Then two of them seemed to come together to have a conference. All the others stopped, and stood motionless. The two did not speak. They just stood an arms length from the other.
“What the hell are they saying,” she asked the tech next to her.
“No idea. They are not saying anything from what I can tell.” He adjusted the gain on the directional microphones.
“What the hell are they doing then.”
“No idea,” he said again. She gave him a look.
“Thanks for the help. Gawd this just keeps getting weirder and weirder.”
After three days of surveillance, boxes coming from a ship from South America from a source they still had not tracked down. Drugs was the likely cargo. But some of the boxes where of odd shapes. Or hinted of massive weight, requiring forklifts to be loaded up on trucks. She was hoping to see someone of importance show up. But they all seemed like low level labor than middle or upper management of a drug cartel.
After ten minutes, they broke and all of them began to move with purpose. What that purpose was, no one could say.
After another ten minutes of what seemed to be direction-less action, she ordered the assault squad in. Either interrogation, their cell phones or maybe a computer will give them more leads then just sitting here watching them mill about moving and loading boxes.
The flash bangs detonated sending shockwaves through the room. Nothing should have been standing after those.
But something was.
An intense flash of light. Then another. But what from? Not more additional flash bang, as no bang followed. And the flash was a weird blue rather than white. But there were screams coming through her earphones.
It was the assault team, both in pain and orders. But it was too chaotic for her to follow. The rapid weapons fire did not help.
Allison ran to the surveillance vans back door and busted out, reaching for her sidearm running for the door the assault team just entered.
Two members of the assault squad lay before her, mangled, and twisted. Eyes open in shock. Both lifeless.
“Crap,” was all she could say.
Allison hesitated, feeling for the first time a twinge of fear, but shoved it aside. She pressed on, despite the other agents request for back up before they proceed deeper into the warehouse. He fell far behind her as she ran forward.
Her flashlight panned around showing the fallen assault squad member on the floor. She stared. His armor had a gaping hole bigger than a fist, burnt and smoldering. Then she caught the smell of burnt skin and flesh. Internal organs and gore visible. One hand covered her mouth as she fought the urge to gag. The urge controlled, barely, she suddenly felt very exposed with only her sidearm for protection.
Allison was just beginning to re-think the need for back up, and was about to make a retreat when something up ahead moved.
“Halt!” she ordered, sidearm aimed at it, the wrist of the hand holding the flashlight supporting her strong arm.
It was one of the people she watched moving boxes. He stopped. His head twisted around. With slow awkward movements, he came to his knees facing her. The bright white light illuminated the blood staining his blue cotton button up shirt from half a dozen bullet hits to his chest. His eyes were vacant from shock. How could he still be moving?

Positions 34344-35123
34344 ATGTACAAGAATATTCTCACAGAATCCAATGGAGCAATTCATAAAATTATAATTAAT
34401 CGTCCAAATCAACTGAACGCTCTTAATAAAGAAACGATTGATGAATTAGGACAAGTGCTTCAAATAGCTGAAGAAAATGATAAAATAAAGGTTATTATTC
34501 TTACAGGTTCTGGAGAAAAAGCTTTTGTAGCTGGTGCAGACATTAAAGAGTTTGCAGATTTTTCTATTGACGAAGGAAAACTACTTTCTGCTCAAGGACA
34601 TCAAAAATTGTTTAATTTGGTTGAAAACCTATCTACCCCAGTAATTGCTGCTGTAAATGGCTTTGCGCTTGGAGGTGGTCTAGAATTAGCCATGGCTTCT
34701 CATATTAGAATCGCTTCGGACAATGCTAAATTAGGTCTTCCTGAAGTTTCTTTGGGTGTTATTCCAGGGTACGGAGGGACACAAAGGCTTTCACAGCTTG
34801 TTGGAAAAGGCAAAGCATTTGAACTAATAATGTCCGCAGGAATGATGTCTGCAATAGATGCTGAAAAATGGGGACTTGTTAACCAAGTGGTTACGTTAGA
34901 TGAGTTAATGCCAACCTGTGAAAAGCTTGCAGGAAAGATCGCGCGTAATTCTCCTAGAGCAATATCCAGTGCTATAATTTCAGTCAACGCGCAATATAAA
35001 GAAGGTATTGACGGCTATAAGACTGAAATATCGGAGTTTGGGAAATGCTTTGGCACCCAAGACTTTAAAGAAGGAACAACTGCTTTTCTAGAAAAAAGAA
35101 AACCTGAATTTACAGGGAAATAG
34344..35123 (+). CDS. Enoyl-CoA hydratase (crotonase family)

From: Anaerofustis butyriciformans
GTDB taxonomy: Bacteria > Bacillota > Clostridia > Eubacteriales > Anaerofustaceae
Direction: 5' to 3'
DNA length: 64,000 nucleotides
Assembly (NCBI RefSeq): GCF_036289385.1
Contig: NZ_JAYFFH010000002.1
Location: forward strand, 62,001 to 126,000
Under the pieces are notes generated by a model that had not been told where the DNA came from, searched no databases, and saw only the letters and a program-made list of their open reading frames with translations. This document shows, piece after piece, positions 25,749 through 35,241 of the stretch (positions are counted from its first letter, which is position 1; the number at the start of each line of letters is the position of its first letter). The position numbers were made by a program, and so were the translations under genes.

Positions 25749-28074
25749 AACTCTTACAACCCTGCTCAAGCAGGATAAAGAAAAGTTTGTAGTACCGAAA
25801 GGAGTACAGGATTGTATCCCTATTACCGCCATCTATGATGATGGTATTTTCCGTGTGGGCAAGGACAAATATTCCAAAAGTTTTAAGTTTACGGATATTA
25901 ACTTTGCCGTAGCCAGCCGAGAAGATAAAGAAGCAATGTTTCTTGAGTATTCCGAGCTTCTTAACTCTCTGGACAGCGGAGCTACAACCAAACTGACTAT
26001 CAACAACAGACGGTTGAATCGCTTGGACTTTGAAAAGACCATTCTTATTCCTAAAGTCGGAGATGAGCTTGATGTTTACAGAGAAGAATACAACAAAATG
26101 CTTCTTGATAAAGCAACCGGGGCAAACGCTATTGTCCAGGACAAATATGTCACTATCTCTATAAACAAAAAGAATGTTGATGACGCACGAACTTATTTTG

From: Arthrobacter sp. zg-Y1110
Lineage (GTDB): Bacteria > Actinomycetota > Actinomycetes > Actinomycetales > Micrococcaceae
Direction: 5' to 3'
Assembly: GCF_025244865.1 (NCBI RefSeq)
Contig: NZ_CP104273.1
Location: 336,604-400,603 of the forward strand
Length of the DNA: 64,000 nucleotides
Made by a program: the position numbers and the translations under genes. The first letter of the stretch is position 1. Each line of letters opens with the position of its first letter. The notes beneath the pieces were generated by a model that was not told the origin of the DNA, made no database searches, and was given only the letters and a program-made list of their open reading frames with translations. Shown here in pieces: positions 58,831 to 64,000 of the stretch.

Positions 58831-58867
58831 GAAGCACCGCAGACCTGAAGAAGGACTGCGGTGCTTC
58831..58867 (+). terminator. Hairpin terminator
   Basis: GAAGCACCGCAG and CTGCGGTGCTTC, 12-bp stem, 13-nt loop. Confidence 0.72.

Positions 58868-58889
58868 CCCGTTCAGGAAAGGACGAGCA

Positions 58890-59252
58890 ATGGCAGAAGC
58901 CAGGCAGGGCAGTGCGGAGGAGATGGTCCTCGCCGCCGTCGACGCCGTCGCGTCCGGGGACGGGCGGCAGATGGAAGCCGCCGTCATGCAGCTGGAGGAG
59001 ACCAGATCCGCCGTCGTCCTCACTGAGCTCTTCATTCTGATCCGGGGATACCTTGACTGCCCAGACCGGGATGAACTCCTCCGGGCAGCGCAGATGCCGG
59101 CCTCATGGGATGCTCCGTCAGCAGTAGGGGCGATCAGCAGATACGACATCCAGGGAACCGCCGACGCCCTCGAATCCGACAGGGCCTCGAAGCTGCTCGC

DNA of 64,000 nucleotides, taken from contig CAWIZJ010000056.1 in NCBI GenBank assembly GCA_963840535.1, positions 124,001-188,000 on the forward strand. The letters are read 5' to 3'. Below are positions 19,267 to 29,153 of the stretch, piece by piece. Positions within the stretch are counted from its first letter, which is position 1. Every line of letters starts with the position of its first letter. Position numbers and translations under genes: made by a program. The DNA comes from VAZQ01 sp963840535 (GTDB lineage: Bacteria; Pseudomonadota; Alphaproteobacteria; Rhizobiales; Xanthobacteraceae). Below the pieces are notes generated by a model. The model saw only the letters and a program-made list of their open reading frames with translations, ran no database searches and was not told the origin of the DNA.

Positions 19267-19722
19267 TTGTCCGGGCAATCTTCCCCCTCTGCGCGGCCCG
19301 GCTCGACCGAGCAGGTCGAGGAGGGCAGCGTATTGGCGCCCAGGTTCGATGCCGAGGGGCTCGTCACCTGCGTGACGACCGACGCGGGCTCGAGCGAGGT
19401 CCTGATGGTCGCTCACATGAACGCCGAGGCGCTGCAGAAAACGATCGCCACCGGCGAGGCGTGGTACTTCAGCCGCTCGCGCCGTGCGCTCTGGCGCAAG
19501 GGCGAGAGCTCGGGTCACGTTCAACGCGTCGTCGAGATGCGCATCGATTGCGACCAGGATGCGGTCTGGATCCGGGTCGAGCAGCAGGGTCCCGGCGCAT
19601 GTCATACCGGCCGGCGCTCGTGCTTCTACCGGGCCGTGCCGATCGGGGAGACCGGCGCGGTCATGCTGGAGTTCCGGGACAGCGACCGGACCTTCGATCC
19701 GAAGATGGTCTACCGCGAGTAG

His mouth opened but the sound seemed to come from deep within his chest. A kind of moan.
The hair on the back of her neck stood up, the sweat running down her back went cold. A new kind of fear welled up in her.
His head tilted back, and blood began to run out his nose, adding a new stain to his shirt.
“DONT MOVE!” The fear in her voice bordered on hysterical.
Something crawled out of his nose, and fell to the floor. It was a blood covered white slug, as long as her finger, fatter then her thumb. It squirmed to right itself.
He fell over in a heap.
It reared up, its leggs wiggling toward her, and it made a mewling noise. The slug skittered toward her faster then it should have been possible. She back pedaled, and fired three times, the third round, making contact, blowing the slug in half in a red and black smear.
Allison fell on her backside breathing hard, wide-eyed, her sidearm still pointed at the remains of the slug, but was shaking badly.
Something moved above her. Out of fear, she pointed up and fired five rounds wildly.
At nothing.
The flashlight darted around at the ceiling.
It seemed to be a mirage, something there but not there. She almost could see it better if she but did not look directly at it.
It was not moving but she knew it was still there as she moved her eyes around it, almost seeing it but not quite.
Finally it moved and shifted along the celling. Now she could see it better but only in brief pieces and parts. At an open skylight, the moonlight fully illuminating it. It had a insect head, and body. Long claw like fingers, a segment head and body. The pincer mouth moved and clicked. Black, oval, alien eyes stared at her. Then it turned and was out the window.

“An assassin bug,” one of the team responded when Allison finished.
“What,” she asked quietly.
“It is a tier two bug. But nasty,” he went into bureau briefing mode. “The bugs have a hierarchy that we dont quite fully understand. You see-”
“Can you shut the **** up for a moment,” she commanded, one hand upraised, “And please explain to me in plain english what the **** happened?”